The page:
Silence is Consent

If you don't speak up you accept what is happening. This site was born out of the mainstream media's inability to cover the news. I am just an American cititzen trying to spread the word in the era of FCC consolidation, post 9/11 Patriot Act hysteria, hackable voting machines and war without end. I rant and post news items I perceive to be relevant to our current situation.

All tyranny needs to gain a foothold is for people of good conscience to remain silent.
- Thomas Jefferson

Social Security is not broken and therefore does not need to be fixed

So Called Social Security Crisis (SCSSC)

Comments, questions, corrections, rebuttals are always welcome.

Wednesday, June 30, 2004
Another example of the integrity that this administration has brought back to Washington: Abu Ghraib, Stonewalled.

Check this out. Yesterday the LA Times publishes this very nice article on Lindsey Graham: S.C. Republican Digging for Iraq Abuse Answers. Wow, finally a Republican on our side, right?

Well, reading this, I remembered what happened a couple of weeks ago regarding a vote of the Senate Judiciary Committee. The vote was on whether to subpoena the documents that Ashcroft refused to turn over when he was questioned by the Judiciary Committee on June 8th. When this vote took place on the subpoena, it was a 10-9, straight party line vote. That's 10 R's vs. 9 D's. And guess who one of the Republicans on the Judiciary Committee is? Well, the "digger" himself, Lindsey Graham, of course!

This also made me think back to a caller on Al Franken's radio show. Al always said that Mr. Graham was one of the 'good' Republicans. The caller brought this vote to Al's attention, and Al had to admit that this did not look good for Lindsey. It would seem to me if this man was truly for digging up the answers, he would have been for this resolution. So what did Mr. Graham have to say about this? Well, the "digger" said this:
But Sen. Lindsey Graham, a South Carolina Republican and member of the Armed Services Committee, said he had talked Wednesday to Pentagon general counsel William Haynes, recipient of several of the memos on al-Qaida and Taliban detainees, and been told the Defense Department would supply the Armed Services panel with several of the sought-after memos.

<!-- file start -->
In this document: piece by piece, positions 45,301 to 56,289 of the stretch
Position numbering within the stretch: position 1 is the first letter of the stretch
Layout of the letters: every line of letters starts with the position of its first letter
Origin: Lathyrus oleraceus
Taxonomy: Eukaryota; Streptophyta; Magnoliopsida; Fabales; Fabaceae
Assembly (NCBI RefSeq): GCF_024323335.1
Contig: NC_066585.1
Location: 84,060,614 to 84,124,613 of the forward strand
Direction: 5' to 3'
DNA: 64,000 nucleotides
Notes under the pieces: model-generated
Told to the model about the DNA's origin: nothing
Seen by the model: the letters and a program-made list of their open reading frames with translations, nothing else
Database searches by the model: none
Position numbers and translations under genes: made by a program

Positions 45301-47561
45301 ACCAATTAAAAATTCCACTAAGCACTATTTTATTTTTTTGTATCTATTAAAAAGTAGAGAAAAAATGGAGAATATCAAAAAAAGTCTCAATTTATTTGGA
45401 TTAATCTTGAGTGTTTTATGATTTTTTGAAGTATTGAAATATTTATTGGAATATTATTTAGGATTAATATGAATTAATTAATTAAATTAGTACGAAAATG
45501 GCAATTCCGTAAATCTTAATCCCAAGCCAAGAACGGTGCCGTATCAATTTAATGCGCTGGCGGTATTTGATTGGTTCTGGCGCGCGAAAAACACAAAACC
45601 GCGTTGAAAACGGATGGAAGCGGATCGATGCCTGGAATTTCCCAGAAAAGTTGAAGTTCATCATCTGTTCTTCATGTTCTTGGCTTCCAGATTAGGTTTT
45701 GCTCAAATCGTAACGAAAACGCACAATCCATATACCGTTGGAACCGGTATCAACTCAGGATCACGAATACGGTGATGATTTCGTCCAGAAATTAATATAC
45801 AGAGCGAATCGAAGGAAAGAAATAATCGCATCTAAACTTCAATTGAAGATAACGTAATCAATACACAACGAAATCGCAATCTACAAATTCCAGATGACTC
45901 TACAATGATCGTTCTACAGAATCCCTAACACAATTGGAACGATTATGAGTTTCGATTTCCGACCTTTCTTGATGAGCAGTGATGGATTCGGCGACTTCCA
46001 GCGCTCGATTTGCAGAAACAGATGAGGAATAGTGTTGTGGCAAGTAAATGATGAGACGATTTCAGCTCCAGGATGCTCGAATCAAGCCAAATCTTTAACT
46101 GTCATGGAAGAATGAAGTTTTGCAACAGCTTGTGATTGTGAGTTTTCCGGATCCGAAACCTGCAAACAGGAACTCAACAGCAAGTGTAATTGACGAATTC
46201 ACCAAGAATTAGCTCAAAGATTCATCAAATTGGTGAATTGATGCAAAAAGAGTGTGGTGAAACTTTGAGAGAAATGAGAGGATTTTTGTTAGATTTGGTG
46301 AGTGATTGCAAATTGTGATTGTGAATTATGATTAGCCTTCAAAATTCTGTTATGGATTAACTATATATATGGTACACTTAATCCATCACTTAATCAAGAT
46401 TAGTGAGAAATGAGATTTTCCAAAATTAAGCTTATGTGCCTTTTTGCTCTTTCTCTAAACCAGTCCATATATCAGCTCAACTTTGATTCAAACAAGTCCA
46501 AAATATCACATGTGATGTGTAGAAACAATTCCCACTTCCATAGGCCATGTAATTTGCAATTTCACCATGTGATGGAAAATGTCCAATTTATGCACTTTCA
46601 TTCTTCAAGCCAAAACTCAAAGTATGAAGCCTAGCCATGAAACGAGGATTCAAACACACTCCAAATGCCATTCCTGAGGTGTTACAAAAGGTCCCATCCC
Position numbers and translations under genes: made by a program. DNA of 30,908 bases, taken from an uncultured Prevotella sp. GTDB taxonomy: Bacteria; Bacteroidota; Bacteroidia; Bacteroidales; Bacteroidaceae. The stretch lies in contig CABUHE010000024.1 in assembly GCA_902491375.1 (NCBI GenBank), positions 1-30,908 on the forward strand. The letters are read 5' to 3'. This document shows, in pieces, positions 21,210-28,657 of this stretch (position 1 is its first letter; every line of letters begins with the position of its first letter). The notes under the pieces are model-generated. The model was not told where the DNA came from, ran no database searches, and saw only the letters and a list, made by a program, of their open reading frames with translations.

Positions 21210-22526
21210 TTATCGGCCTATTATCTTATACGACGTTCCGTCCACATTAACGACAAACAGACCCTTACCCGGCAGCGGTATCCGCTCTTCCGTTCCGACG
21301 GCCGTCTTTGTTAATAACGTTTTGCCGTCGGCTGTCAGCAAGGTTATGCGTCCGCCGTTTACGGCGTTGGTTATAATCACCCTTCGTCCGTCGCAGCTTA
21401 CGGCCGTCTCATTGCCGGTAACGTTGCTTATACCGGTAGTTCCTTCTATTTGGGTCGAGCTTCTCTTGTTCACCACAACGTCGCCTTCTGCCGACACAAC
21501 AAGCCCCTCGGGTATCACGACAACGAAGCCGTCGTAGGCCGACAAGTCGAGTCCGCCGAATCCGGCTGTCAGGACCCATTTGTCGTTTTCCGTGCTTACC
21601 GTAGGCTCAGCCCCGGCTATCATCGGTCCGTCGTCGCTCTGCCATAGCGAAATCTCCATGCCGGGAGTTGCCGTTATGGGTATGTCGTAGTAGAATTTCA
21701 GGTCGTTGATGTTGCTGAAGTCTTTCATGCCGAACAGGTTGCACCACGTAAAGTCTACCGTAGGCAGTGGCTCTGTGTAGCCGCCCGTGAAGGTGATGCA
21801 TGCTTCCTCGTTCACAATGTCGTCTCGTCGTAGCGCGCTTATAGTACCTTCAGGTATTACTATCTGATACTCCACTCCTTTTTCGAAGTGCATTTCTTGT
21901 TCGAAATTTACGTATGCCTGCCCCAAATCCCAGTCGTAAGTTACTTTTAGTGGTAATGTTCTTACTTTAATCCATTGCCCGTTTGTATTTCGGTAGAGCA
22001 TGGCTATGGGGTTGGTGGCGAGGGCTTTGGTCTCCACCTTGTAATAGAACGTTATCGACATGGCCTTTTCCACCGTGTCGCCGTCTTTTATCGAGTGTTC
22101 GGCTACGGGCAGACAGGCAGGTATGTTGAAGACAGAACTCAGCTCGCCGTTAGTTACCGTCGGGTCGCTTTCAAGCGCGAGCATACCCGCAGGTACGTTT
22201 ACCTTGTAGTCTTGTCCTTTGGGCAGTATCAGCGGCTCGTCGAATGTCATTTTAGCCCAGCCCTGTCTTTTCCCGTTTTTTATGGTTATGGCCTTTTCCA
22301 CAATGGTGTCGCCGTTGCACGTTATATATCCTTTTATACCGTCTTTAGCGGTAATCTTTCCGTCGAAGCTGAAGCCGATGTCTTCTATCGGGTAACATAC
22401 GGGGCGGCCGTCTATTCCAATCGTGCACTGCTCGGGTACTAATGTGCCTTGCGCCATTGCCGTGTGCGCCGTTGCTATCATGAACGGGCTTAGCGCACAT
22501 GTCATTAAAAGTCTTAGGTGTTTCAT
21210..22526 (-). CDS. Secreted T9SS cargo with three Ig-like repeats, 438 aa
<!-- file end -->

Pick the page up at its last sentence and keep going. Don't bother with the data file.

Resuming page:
Well, as long as we get 'several' of the memos that's all that matters, right? And he was right, we did get several of the memos. On the 22nd of June, 'several' of the memos were released in what is now known as the Document Dump Deception. What they did was release a bunch of memos that were essentially worthless and held back the information that mattered. This is the same trick they used with the President's military records. It was a smoke screen. Of the 23 documents in the subpoena, only 3 were released. But no one in our crack media even cared about what wasn't released.

So to recap, the "digger", a.k.a our friendly Republican really isn't, no matter what Hillary or the LA Times says. He'll help out with the light work but when it comes to something really tough, he's a Republican like the rest of them.

Remember what will happen if Bush's poll numbers sink. The same thing that happened last time. Terror 2004
Voting Official Seeks Terrorism Guidelines
The government needs to establish guidelines for canceling or rescheduling elections if terrorists strike the United States again, says the chairman of a new federal voting commission.
Don't worry you'll forget all about real elections by Jeb's second term. - LH

Tariq Ali on...
This is not sovereignty
And few doubt that the two key demands of any genuinely elected government in Iraq would be (a) the withdrawal of all foreign troops and (b) Iraqi control of Iraqi oil. It is this that unites a large bulk of the country, and I am convinced that the Kurdish leaders at present engaged in dangerous manoeuvres with Israel will be isolated in their own territory if they carry on in this fashion.

Once again Pat Buchanan makes sense
Three Steps to Sanity
This is the war we are losing. And to win this struggle, the United States needs to do three things that may go against the political interests of both parties: Stand up for justice for the Palestinians. Remove our imperial presence. Cease to intervene in their internal affairs.

You have to feel for these people and their families. But remember: if we do not change regimes they will be coming for all our children.
Army Recalling Thousands Who Left Service
Vietnam veteran Chuck Luczynski said in an interview Tuesday that he fears his son, Matt, who is getting out of the Army after four years, will be called back as part of the individual reserves. The son returned home in March after a year's tour in Iraq with the 101st Airborne Division, and he has plans to start a computer programming business.

Investigating Ashcroft
Ashcroft faces whistleblower secrets probe
Edmonds has answered that question to her own satisfaction already. "This is simply an attempt to silence me and to stifle debate about the FBI's record on fighting terrorism and on Sept. 11 in particular," she told UPI.

"Nothing more, nothing less."


Aftergood said that the controversy had had at least one positive effect from the government's point of view.